Even as the COVID-19 pandemic appears to be waning into a more manageable endemic, interest in preventing future viral outbreaks remains a high priority for public health, which is why the National Institute of Allergy and Infectious Diseases (NIAID), part of the National Institutes of Health (NIH), announced earlier this month (May 18) it was sponsoring a major new antiviral drug development center to be led by La Jolla-based Scripps Research.
The NIH awarded the newly created Center for Antiviral Medicines and Pandemic Preparedness (CAMPP) $67 million in funding spread over three years, with potential renewal for two additional years. The CAMPP center at Scripps will be one of nine NIAID-sponsored Antiviral Drug Discovery (AViDD) Centers for Pathogens of Pandemic Concern.
“The next global pandemic is a matter of ‘when’, not ‘if’, and with CAMPP we have a unique opportunity to prepare for that event,” said project co-lead investigator Sumit Chanda, Ph.D, professor in the Department of Immunology and Microbiology at Scripps Research.
Drug Discovery Expertise
In addition to research, Scripps’ drug development arm, Calibr, will play a pivotal role in the CAMPP program.
“Bringing together outstanding virology expertise with the drug discovery infrastructure of Calibr really enables the critical drug combination tools we need for this pandemic and future pandemic threats,” said co-lead Arnab Chatterjee, Ph.D, vice president of Medicinal Chemistry at Calibr.
The new center will leverage the global health drug discovery infrastructure and efforts that Calibr has built in partnership with the Bill & Melinda Gates Foundation and Wellcome Trust.
Calibr had already made a major commitment to antivirals against coronaviruses with its drug repurposing efforts and its development of new antiviral agents that are advancing into clinical development.
The new Center’s efforts will include the discovery and development of next-generation drugs to combat coronaviruses and other viruses with pandemic potential by targeting known targets and exploring new paradigms.
Advancing new antivirals also come with financial benefits to the research institution. Scripps Research’s model for non-profit drug discovery includes partnering with pharmaceutical companies via licensing and any proceeds from licensing activities are re-invested in research and the stability of the institute, Chanda said.
The CAMPP portfolio includes later-stage programs that are expected to move through Investigational New Drug (IND)-enabling studies and clinical development over the course of the funding period, as well as highly innovative, early-stage ones. Over the award period, the Center will build multidisciplinary research capabilities that can be rapidly refocused in a new pandemic situation.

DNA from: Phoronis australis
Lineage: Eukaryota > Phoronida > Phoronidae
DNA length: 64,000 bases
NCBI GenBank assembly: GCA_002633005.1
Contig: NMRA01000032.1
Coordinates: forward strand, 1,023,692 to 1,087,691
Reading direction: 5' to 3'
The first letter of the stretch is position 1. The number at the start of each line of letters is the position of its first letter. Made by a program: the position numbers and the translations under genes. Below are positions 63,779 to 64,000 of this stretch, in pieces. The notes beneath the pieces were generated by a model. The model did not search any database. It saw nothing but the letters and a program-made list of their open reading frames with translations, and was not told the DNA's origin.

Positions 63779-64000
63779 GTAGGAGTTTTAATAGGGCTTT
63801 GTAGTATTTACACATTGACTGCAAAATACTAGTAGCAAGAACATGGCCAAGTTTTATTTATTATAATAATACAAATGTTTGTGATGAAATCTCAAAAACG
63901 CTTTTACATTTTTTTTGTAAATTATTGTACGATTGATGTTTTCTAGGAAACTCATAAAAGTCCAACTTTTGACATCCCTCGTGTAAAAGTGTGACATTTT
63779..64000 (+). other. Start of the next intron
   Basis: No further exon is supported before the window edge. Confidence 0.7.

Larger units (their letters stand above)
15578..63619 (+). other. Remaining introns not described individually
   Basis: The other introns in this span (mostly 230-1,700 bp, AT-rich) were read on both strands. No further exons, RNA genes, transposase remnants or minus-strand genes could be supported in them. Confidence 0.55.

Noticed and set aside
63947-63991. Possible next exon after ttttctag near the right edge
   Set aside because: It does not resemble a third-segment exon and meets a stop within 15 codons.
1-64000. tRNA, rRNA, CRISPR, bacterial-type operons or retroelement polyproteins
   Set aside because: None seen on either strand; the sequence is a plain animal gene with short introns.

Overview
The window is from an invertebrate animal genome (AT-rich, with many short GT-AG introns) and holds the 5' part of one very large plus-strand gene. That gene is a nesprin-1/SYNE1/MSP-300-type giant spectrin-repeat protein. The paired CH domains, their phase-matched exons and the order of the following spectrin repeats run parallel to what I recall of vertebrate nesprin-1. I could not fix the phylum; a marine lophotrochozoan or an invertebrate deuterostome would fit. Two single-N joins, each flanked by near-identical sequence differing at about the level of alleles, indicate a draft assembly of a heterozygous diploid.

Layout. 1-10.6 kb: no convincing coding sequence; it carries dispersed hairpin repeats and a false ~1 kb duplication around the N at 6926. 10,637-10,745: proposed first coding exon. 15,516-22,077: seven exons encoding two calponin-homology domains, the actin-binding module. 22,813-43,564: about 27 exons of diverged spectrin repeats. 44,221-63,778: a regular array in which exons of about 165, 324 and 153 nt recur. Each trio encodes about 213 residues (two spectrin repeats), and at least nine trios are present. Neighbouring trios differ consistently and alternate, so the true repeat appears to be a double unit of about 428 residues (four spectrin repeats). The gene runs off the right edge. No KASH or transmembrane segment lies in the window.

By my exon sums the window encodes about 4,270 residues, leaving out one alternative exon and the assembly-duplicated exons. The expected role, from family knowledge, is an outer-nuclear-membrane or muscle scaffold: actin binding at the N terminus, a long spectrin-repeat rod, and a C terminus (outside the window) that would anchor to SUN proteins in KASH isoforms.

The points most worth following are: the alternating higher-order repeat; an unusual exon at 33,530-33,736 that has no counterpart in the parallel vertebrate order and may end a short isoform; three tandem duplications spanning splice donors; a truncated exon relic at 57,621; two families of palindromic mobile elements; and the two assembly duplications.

A Leading Role
Scripps Research will be one of 16 research institutions in the new CAMPP program, all of which will focus on a range of infectious diseases and innovative projects as “a highly integrated center,” Chanda said. “Scripps is leading a multi-institutional center where everyone will contribute to different aspects of the drug discovery pathway to enable the development of novel therapeutics.”
The other CAMPP participants bring expertise in virology, viral targets, chemistry and drug discovery and delivery. These institutions include the Icahn School of Medicine at Mount Sinai, Washington University in St. Louis, the Perelman School of Medicine at the University of Pennsylvania and the University of California, San Diego.
“We are very excited to continue and expand our previous collaborations with Dr. Chanda’s and Dr. Chatterjee’s groups for the discovery and advancement of novel antivirals against pathogenic viruses including SARS-CoV-2,” says co-lead investigator Adolfo Garcia-Sastre, Ph.D, professor in the department of Microbiology and director of the Global Health and Emerging Pathogens Institute at the Icahn School of Medicine at Mount Sinai.
“This is a unique opportunity to bring together the best scientists and drug hunters in the world to ensure that we will all be much better prepared the next time a pandemic virus emerges,” Chanda added.
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